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Application for Registration - Commonwealth of Australia, Issued to Mr Ah Him, 22 Jan 1942 Reg. No: HT 21771
- Application for Registration form issued by the Commonwealth of Australia to Mr Ah Him, 22 January 1942. Aliens (non-citizen residents) were closely monitored and were required to report changes of address and travel (both within Australia and overseas). These restrictions were even harsher for non-Europeans and Asian residents who were unable to apply for naturalisation, until 1957. During World War Two Aliens were monitored by State Police under the Commonwealth of Australia National Security (Aliens Control) Regulations, and as seen in this document were photographed and finger printed.
Mr Ah Him was born on 12 October 1871 in Canton China. He is believed to have arrived in Australia in 1895 on the SS Eastern from Hong Kong, leaving his wife in China. He appears to have travelled back and forth between China on several occasions, most likely to visit his wife, who would have been unable to join him in Australia under immigration laws introduced in 1903. The National Archives of Australia have documents relating to requests by Mr Ah Him for exemption from the dictation test on his return to Australia from China. The dictation test was used by immigration officers as a means of restricting entry into Australia and enforcing the White Australia Policy. The form notes that Mr Him visted China in December 1941.
Ah Him recorded as living in Northcote in 1940 and moved to Little Bourke Street towards the end of 1941. He was employed as a laundry man, which was a common occupation among Asian immigrants in the early 1900s. Employment in Victoria's laundries peaked in 1913 when 31 percent of laundry workers were Chinese.
- Foolscap size paper entitled with typed black text. There is a photograph of the applicant (an elderly Chinese man in a suit) attached at top right hand corner. Left and right hand fingerprints at bottom of page. The form has been completed (typed) with details regarding applicant's name, nationality, birth date, sex, birthplace, home address, occupation, marital status, Australian entry date, ship, port and personal descriptive details.
- Statement Of Significance:
- These documents are a significant addition to the Museum's immigration documents collection. They are amongst the few documents in the collection to represent Chinese immigration and settlement experiences and illustrate Australia's immigration laws regarding residents categorized as 'aliens'. The collection is also of interest for the insight it offers into the involvement of the police in the administration of these laws. During the 1940s the state police branches administered and monitored 'alien' residents under the Commonwealth of Australia National Security (Aliens Control) Regulations (as well as the wartime enemy alien tracking) - this was prior to the formation of the Dept of Immigration in 1945. Finally, the documents are visually powerful, some including a photograph and fingerprints of one of the residents.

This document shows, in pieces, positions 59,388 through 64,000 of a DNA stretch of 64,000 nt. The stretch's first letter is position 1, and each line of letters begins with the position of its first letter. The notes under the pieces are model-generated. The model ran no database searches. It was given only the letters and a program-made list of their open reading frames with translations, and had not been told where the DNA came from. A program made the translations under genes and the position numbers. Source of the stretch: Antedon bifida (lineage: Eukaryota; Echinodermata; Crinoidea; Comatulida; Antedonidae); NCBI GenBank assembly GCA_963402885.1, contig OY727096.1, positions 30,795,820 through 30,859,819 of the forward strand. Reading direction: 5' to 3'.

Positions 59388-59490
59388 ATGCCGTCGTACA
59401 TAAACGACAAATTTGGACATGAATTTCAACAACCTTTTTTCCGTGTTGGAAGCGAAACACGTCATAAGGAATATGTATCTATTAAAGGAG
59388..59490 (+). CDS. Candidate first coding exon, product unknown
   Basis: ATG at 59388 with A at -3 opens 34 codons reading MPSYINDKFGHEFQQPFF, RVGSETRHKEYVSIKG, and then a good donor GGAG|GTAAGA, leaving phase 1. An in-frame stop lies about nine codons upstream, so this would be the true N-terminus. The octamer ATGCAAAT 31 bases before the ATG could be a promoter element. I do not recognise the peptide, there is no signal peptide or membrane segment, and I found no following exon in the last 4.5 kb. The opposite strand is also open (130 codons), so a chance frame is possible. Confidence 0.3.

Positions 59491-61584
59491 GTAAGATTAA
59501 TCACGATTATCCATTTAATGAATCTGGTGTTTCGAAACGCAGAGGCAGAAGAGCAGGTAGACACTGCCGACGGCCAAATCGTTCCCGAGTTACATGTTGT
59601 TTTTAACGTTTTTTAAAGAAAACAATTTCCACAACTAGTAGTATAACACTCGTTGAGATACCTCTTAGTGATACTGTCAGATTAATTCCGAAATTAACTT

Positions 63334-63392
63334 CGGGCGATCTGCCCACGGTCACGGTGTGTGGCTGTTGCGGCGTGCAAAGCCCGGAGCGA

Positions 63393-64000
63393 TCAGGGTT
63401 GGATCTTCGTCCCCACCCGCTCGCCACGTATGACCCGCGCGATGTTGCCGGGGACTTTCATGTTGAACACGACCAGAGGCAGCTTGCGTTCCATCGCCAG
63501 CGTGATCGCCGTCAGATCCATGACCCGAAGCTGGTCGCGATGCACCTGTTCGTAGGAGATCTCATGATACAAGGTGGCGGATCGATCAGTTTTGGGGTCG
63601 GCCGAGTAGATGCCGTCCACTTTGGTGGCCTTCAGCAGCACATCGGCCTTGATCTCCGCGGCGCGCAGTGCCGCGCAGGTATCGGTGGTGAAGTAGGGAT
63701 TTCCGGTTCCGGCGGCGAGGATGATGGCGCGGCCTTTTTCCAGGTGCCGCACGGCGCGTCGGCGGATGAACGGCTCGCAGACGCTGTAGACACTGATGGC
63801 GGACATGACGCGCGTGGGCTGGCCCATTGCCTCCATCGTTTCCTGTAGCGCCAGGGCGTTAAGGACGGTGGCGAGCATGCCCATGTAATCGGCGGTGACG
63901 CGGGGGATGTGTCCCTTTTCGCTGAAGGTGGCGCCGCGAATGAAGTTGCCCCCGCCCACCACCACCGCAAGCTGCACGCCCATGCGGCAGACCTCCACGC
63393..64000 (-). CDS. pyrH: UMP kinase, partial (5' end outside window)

Narrative (NEEDS TO BE DEVELOPED FURTHER):
'Aliens' (that is, non-citizen residents - official policy distinguished between British and aliens until both were redesignated in 1983 as 'non-citizens' until naturalized) were closely monitored, with residential change, travel movement, and departure and re-entry to the country strictly administered as a matter of national security (most of these wartime restrictions on non-citizen residents were finally removed by the 1947 Aliens Act). This should be seen in the context of the 1903 Commonwealth Naturalization Act whereby Asians and other non-Europeans were denied the right to apply for naturalization; it was not until 1957 that non-Europeans of more than 15 years residency could apply for citizenship. White Australia policy laws regarding the spouses of Chinese residents are demonstrated by the fact that one of the men, an Australian resident for over 40 years, appears to have had a wife in China whom he appears to return to visit (In 1903 male non-Europeans living in Australia were no longer permitted to bring their wives and children into the country). During the 1940s the state police branches administered and monitored 'alien' residents under the Commonwealth of Australia National Security (Aliens Control) Regulations (as well as the wartime enemy alien tracking) - this was prior to the formation of the Dept of Immigration in 1945. Finally, the documents are visually powerful, some including a photograph and fingerprints of one of the residents.
- Acquisition Information:
- Donation from Robert Larkins, 2005
|Dimensions:||335 mm (Height), 209 mm (Width)|
|Tagged with:||chinese communities, chinese immigration, immigration, immigration policies, immigration selection, white australia policy, identifications, government policies|
|Themes this item is part of:||Migration Collection|
|Secondary Classification:||Naturalisation & Citizenship|
|Inscriptions:||Text, printed: COMMONWEALTH OF AUSTRALIA/National Security (Aliens Control) Regulations/Form of Application for Registration/(For Alien Resident in Australia).|
|Issued By:||Commonwealth of Australia, Melbourne, Victoria, Australia, 22 Jan 1942|
|Issued To:||Mr Ah Him, Northcote, Victoria, Australia, 22 Jan 1942|
|References:||Short biography of Robert Larkins supplied by Victorian Police Museum|